If you can’t get enough of Rihanna’s sultry, glimmering vocals on this glamorous track, we’d wager that you enjoy the finer things in life. Where else to indulge your passion for luxury and opulence than Dubai, a city where everything sparkles, glitters and shimmers from great heights? From palm-shaped islands scattered with private beaches, to some of the most decadent bars and restaurants on the planet, this shimmering, desert-fringed playground is the ideal destination for you to truly live your best life, Rihanna-style. 

The huge, lit-up Welcome to Fabulous Las Vegas sign in Las Vegas, Nevada at dusk, with palm trees beyond.
Big on Bitch Better Have My Money? Look no further than Las Vegas © f11photo / Shutterstock

Bitch Better Have My Money

Fuelled by stripped-back trap rhythms and a thirst for revenge, this is the truest evolution of ‘Bad Gal Riri’, stopping at nothing to get what she’s owed. If Bitch Better Have My Money speaks your Rihanna truth, grab the keys to a brand new foreign car’ and drive across the Nevada desert to the world capital of money changing hands – Las Vegas. Whether you’re cleaning up at the roulette tables or killin’ it at a chic pool party, Vegas sizzles with the kind of reckless, renegade attitude that this song has in spades.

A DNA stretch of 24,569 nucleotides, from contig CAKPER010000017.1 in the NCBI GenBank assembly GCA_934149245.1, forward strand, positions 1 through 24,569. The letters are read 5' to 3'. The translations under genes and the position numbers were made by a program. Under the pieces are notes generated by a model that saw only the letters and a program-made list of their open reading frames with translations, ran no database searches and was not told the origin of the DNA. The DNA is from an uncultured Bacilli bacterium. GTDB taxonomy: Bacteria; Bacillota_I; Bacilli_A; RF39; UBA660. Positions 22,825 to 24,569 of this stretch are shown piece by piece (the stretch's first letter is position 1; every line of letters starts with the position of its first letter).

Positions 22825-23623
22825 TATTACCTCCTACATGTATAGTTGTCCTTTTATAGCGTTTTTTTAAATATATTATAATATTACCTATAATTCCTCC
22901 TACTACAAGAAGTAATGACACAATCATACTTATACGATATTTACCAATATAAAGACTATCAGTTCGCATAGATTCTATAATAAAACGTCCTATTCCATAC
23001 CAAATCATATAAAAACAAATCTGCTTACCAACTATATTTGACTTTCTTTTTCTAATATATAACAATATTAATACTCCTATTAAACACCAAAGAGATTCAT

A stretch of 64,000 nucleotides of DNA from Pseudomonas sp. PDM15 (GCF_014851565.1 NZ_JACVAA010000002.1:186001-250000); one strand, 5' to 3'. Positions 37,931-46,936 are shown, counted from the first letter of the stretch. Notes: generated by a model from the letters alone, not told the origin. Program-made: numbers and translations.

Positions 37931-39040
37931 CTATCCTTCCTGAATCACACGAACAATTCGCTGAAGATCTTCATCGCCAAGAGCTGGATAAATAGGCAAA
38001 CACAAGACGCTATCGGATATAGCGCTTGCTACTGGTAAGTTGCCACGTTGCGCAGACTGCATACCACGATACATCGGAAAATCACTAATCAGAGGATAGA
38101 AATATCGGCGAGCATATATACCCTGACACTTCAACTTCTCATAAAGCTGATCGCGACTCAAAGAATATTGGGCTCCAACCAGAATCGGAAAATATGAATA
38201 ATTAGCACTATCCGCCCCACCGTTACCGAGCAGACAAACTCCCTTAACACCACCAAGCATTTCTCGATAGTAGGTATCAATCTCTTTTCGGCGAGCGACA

A group of people dancing in the street in Kingston, Jamaica, at night-time, next to a shuttered shop.
Kingston should be your go-to destination if you go berserk for Work © peeterv / Getty Images


Influenced by dancehall, infused with infectious riddims and sung in Jamaican Patois, fans of Riri’s ode to ‘the hustle’ and self-made status should trace its roots back to the bars and dancefloors of Kingston, Jamaica. The most hardcore of Work fans might also want to take a trip to Toronto’s East End, where you’ll find The Real Jerk, a Caribbean restaurant that starred in the song’s video and is frequently visited by the song’s co-writer and collaborator, Drake.